The South Sea bubble burst suddenly in September 1720, the second in a chain of panics that struck Paris, London, and Amsterdam in quick succession. The crash in London was by far the most severe; within weeks two-thirds of England's nominal wealth had evaporated, public credit had collapsed, and London's most distinguished banking houses tottered on the brink of ruin. Commerce ground to a halt, leaving a forest of half-built ships rotting in city harbors and a thicket of unfinished mansions in London's fashionable districts.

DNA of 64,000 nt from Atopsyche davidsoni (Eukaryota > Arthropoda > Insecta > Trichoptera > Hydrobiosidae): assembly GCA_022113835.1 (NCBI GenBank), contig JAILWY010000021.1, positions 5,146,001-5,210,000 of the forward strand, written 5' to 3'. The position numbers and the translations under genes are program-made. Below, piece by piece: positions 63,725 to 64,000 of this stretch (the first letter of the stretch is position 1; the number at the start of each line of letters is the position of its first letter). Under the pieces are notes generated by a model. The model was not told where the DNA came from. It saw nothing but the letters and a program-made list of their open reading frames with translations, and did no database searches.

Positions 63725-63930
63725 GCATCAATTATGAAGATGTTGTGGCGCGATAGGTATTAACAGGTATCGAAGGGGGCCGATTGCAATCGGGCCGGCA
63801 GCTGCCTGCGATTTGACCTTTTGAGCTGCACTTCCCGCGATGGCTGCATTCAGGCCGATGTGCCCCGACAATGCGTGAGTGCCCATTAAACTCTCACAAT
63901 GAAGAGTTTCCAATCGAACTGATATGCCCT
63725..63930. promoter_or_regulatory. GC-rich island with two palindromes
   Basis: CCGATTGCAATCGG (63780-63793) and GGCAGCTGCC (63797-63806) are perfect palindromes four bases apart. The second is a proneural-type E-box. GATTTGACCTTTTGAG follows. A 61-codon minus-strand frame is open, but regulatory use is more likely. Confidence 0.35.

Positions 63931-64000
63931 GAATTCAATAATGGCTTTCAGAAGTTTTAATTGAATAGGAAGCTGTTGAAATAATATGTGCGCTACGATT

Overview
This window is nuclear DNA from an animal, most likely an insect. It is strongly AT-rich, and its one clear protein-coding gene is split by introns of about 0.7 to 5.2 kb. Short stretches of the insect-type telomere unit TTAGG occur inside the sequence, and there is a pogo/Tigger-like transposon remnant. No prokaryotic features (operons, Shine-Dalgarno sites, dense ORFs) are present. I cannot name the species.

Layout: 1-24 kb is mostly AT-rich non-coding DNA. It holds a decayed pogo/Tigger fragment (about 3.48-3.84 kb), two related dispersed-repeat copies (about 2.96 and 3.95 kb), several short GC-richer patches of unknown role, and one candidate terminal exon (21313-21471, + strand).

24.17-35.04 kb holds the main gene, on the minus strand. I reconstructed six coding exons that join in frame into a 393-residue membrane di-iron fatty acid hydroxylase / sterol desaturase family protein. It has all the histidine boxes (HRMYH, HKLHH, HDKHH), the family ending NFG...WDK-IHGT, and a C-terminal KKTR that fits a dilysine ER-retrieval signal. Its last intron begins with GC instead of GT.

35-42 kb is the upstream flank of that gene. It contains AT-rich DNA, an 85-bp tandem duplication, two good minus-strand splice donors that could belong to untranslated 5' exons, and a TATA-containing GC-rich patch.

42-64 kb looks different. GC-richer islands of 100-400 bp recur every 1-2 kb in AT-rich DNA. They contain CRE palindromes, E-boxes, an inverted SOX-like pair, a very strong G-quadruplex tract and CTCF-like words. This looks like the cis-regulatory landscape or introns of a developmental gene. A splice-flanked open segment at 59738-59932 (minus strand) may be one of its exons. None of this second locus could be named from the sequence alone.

"An Economy of Violence: Financial Crisis and Whig Constitutional Thought, 1720-1721,"
Yale Journal of Law & the Humanities: Vol. 29
, Article 2.
Available at: https://digitalcommons.law.yale.edu/yjlh/vol29/iss2/2